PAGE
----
Making Meaning, Making Marks

One of the areas and experiences that is becoming increasingly more pronounced across Flinders is the art space and mark making. The art space and mark making are hugely important aspects of early childhood learning, linking to many learning areas and building links between many experiences.

But just what is mark making in the context of early childhood?

Broadly, at Flinders we define mark making as any mark made on a 2D surface with a ‘flat’ media. This includes drawing with media such as pencils, markers, pens, pastels and crayons; painting with fingers, brushes, or sponges; or making marks in the earth (sand, soil, concrete etc) with fingers, sticks or chalk; or writing using any of the above mentioned media. It does not include collage (sticking different things onto something) or 3D construction (these explorations are still significant learning opportunities, but they are defined differently).

Mark making occurs in a range of ways, and experiences can be introduced as soon as children are able to grasp a pencil or crayon. Of course, mark making processes and products are very different depending on the provocation or invitation provided, the engagement level of the child/ren involved, the child’s familiarity with the media or experience, and their age. Some theorists and practitioners talk about mark making progression as purely based on the age of the child, but at Flinders we see that the child’s previous¬†experience with mark making is just as important as their age; we recognise that children tend to go through stages when making their mark based on their previous exposure to mark making as well as their age.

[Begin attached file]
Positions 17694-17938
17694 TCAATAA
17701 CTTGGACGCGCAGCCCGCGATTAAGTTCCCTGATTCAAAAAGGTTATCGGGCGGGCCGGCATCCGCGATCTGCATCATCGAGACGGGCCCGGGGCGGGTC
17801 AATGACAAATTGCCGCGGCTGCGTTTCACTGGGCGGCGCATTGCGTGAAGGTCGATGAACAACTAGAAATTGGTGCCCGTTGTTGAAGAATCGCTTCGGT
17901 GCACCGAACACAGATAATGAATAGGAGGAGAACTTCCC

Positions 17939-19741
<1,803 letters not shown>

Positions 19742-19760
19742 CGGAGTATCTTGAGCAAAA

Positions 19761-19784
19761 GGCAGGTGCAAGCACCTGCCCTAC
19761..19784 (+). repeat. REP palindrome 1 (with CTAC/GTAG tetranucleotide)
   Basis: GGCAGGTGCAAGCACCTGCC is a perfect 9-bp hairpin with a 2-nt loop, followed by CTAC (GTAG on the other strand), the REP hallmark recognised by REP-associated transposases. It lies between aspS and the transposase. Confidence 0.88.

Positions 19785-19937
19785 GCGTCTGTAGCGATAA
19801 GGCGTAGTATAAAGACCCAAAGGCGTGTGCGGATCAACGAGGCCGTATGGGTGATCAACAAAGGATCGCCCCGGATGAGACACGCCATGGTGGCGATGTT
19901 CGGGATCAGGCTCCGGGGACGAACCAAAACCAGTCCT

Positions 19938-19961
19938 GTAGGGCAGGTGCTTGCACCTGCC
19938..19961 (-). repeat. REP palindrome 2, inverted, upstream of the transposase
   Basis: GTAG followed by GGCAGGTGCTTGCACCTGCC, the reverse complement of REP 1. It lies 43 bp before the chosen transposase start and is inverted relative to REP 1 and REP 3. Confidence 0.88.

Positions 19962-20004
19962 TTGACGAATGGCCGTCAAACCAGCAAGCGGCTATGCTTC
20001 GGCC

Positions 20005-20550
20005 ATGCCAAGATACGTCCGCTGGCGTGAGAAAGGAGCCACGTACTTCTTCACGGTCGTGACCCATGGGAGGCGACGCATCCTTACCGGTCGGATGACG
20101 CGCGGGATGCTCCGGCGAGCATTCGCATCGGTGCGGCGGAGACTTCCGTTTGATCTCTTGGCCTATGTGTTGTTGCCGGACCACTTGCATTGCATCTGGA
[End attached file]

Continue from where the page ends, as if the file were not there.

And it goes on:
The first, and perhaps most significant stage, is children realising that they have the power to make a mark.

Picture this;

A child comes to a table laid out with a large piece of paper and a jar of crayons. The educator offers them the crayons and they take one, holding it in their hand. Maybe they know instinctively what to do, or maybe their educator models, but they begin pressing the crayon against the paper. They poke at it; colour appears. They look up at their educator in surprise! They smile, and so does the educator. The child looks down and tries again, this time maybe a bit harder, maybe dragging the crayon down or pushing it up, changing the way the colour appears. They laugh in delight; this is their mark, they did this!

An example of early mark making

This is such an important moment for children. Not only is the first step towards literacy and writing, but mark making gives children the opportunity to realise they have the power to change things. Yes, at this stage what they are changing is the look of the paper, but this is the foundation that will give children the understanding that if they can make a mark, they can draw, or write, or sign their name, or cut, or paste, or a plethora of other things. This is the beginning of making meaning through making marks.

Making Meaning, Making Marks

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